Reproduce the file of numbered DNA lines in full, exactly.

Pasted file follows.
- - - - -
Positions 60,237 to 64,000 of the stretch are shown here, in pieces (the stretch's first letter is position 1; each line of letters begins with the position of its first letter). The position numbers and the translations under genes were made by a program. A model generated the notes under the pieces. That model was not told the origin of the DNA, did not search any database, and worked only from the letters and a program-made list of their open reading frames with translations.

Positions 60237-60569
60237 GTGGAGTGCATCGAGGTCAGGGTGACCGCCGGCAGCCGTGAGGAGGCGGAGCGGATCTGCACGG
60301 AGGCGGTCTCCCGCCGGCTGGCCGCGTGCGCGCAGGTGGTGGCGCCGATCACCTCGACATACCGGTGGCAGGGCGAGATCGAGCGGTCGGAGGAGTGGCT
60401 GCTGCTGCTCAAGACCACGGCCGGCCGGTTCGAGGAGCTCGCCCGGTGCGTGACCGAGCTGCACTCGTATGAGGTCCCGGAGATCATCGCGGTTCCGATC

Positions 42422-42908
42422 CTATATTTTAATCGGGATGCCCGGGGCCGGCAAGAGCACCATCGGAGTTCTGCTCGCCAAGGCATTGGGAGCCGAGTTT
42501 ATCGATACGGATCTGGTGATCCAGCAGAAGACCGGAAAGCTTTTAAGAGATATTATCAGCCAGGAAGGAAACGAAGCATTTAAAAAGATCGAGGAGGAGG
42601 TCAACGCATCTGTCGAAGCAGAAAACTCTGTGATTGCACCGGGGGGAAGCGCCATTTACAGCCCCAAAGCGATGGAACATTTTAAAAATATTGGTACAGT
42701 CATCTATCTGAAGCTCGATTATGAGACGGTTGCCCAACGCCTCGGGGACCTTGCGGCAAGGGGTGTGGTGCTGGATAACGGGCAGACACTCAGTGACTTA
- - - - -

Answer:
Positions 60,237 to 64,000 of the stretch are shown here, in pieces (the stretch's first letter is position 1; each line of letters begins with the position of its first letter). The position numbers and the translations under genes were made by a program. A model generated the notes under the pieces. That model was not told the origin of the DNA, did not search any database, and worked only from the letters and a program-made list of their open reading frames with translations.

Positions 60237-60569
60237 GTGGAGTGCATCGAGGTCAGGGTGACCGCCGGCAGCCGTGAGGAGGCGGAGCGGATCTGCACGG
60301 AGGCGGTCTCCCGCCGGCTGGCCGCGTGCGCGCAGGTGGTGGCGCCGATCACCTCGACATACCGGTGGCAGGGCGAGATCGAGCGGTCGGAGGAGTGGCT
60401 GCTGCTGCTCAAGACCACGGCCGGCCGGTTCGAGGAGCTCGCCCGGTGCGTGACCGAGCTGCACTCGTATGAGGTCCCGGAGATCATCGCGGTTCCGATC

Positions 42422-42908
42422 CTATATTTTAATCGGGATGCCCGGGGCCGGCAAGAGCACCATCGGAGTTCTGCTCGCCAAGGCATTGGGAGCCGAGTTT
42501 ATCGATACGGATCTGGTGATCCAGCAGAAGACCGGAAAGCTTTTAAGAGATATTATCAGCCAGGAAGGAAACGAAGCATTTAAAAAGATCGAGGAGGAGG
42601 TCAACGCATCTGTCGAAGCAGAAAACTCTGTGATTGCACCGGGGGGAAGCGCCATTTACAGCCCCAAAGCGATGGAACATTTTAAAAATATTGGTACAGT
42701 CATCTATCTGAAGCTCGATTATGAGACGGTTGCCCAACGCCTCGGGGACCTTGCGGCAAGGGGTGTGGTGCTGGATAACGGGCAGACACTCAGTGACTTA